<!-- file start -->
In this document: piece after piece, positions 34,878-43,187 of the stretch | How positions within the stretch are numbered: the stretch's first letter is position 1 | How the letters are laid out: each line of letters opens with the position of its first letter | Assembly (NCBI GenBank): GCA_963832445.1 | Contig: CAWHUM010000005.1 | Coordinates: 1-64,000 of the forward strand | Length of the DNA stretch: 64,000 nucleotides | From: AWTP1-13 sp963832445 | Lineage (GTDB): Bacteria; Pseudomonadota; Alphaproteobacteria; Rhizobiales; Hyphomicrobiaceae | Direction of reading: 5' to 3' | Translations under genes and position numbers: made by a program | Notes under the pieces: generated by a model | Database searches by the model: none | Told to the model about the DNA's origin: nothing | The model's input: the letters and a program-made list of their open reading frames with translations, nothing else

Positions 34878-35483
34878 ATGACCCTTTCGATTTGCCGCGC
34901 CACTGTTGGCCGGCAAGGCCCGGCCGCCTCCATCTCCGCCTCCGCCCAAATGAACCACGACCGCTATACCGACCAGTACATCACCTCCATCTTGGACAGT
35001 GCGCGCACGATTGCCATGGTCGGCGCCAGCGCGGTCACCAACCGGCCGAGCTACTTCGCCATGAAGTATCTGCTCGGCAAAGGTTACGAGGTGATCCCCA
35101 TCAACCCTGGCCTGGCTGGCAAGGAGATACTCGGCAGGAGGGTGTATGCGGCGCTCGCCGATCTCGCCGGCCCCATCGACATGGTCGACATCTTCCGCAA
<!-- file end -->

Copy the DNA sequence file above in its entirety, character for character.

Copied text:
In this document: piece after piece, positions 34,878-43,187 of the stretch | How positions within the stretch are numbered: the stretch's first letter is position 1 | How the letters are laid out: each line of letters opens with the position of its first letter | Assembly (NCBI GenBank): GCA_963832445.1 | Contig: CAWHUM010000005.1 | Coordinates: 1-64,000 of the forward strand | Length of the DNA stretch: 64,000 nucleotides | From: AWTP1-13 sp963832445 | Lineage (GTDB): Bacteria; Pseudomonadota; Alphaproteobacteria; Rhizobiales; Hyphomicrobiaceae | Direction of reading: 5' to 3' | Translations under genes and position numbers: made by a program | Notes under the pieces: generated by a model | Database searches by the model: none | Told to the model about the DNA's origin: nothing | The model's input: the letters and a program-made list of their open reading frames with translations, nothing else

Positions 34878-35483
34878 ATGACCCTTTCGATTTGCCGCGC
34901 CACTGTTGGCCGGCAAGGCCCGGCCGCCTCCATCTCCGCCTCCGCCCAAATGAACCACGACCGCTATACCGACCAGTACATCACCTCCATCTTGGACAGT
35001 GCGCGCACGATTGCCATGGTCGGCGCCAGCGCGGTCACCAACCGGCCGAGCTACTTCGCCATGAAGTATCTGCTCGGCAAAGGTTACGAGGTGATCCCCA
35101 TCAACCCTGGCCTGGCTGGCAAGGAGATACTCGGCAGGAGGGTGTATGCGGCGCTCGCCGATCTCGCCGGCCCCATCGACATGGTCGACATCTTCCGCAA